So rather than griping more about what puzzles don’t work in D&D, this time let’s go over making puzzles that do. Last time I outlined four points that I feel make puzzles worthwhile:
Good puzzles challenge players, not characters.
“Challenge the players, not the characters” is something of a mantra around these parts. It refers to the distinction between a difficult encounter in-character versus a difficult encounter out-of-character. An enemy with astronomically high numbers and terrifying powers is a challenge, but one that normally relies on pure luck more than any effort or investment from the players (unless you expect your players to realize this early and flee, which is very rarely a safe assumption). Instead consider an enemy with tricksy powers, an environmental advantage, or a weakness that’s difficult but rewarding to exploit. This becomes more of an exercise for the players themselves, interacting with the enemy via their characters, and it gives their choices some weight that “I need to roll a 16” doesn’t.
To give an example of how this relates to puzzling, consider a room full of lore that the party must translate and interpret to find some important artifact. This is an intellectual exercise for sure, and it seems like a break from running and jumping and fireballing. But if the translation is resolved by a Linguistics check and the interpretation by Religion, it’s no different from any other skill checks except that the bard is good at them. This isn’t a puzzle, it’s a trap where failure causes lost time or story stagnation instead of damage.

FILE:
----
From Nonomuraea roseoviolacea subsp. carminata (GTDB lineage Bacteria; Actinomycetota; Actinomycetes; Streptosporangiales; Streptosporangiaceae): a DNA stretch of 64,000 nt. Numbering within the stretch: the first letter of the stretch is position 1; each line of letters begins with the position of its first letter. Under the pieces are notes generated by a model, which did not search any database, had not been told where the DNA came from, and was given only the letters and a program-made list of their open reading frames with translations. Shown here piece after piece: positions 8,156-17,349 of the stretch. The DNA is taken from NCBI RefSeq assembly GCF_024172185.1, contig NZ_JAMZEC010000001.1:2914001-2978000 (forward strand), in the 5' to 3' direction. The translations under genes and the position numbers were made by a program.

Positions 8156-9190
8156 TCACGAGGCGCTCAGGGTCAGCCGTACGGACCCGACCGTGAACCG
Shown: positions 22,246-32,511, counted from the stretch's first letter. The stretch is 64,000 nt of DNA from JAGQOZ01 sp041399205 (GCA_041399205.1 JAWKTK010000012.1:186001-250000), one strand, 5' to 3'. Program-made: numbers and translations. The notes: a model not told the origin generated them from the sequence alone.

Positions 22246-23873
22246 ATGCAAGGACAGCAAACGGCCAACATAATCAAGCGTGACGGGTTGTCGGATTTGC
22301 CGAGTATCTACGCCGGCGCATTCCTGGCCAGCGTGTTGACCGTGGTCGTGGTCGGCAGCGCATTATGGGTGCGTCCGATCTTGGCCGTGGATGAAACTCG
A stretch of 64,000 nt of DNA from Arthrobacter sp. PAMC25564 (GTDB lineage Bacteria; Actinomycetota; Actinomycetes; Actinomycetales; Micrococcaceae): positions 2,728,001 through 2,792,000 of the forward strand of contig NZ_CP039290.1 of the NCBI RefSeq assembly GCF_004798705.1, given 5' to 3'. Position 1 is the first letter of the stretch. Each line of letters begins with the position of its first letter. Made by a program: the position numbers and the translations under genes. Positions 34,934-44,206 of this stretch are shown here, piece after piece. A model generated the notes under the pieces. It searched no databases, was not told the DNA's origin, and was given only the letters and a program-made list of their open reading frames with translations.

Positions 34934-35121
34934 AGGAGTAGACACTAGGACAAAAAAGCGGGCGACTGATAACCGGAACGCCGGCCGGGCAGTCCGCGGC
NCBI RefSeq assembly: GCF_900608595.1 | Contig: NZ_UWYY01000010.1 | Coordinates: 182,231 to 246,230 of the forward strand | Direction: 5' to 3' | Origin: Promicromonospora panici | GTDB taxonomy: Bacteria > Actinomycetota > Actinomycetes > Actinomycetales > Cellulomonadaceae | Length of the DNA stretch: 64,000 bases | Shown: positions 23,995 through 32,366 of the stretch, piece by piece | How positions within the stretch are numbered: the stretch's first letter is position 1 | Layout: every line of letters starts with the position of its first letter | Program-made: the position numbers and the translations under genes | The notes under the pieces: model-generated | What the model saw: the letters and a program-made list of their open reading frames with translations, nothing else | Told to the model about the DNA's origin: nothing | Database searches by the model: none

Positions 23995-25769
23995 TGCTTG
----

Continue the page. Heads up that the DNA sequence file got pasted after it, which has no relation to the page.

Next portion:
Instead give the players something to do. Write the document you want them to read in a text editor, then change the characters around via a substitution cipher. If you’re being fancy, change the muddled text to a fantasy font before printing it. Let the players do the translation instead of leaving it to a roll, and let them perform their own interpretation (and, if theirs is better than yours, steal it). Give them a chance to exercise their own minds instead of their characters’.
If this sounds like more work on your end than adjudicating a die roll, that’s part of designing a puzzle. And if this sounds like it will take more time at the table, good:
Good puzzles take time and/or effort to resolve.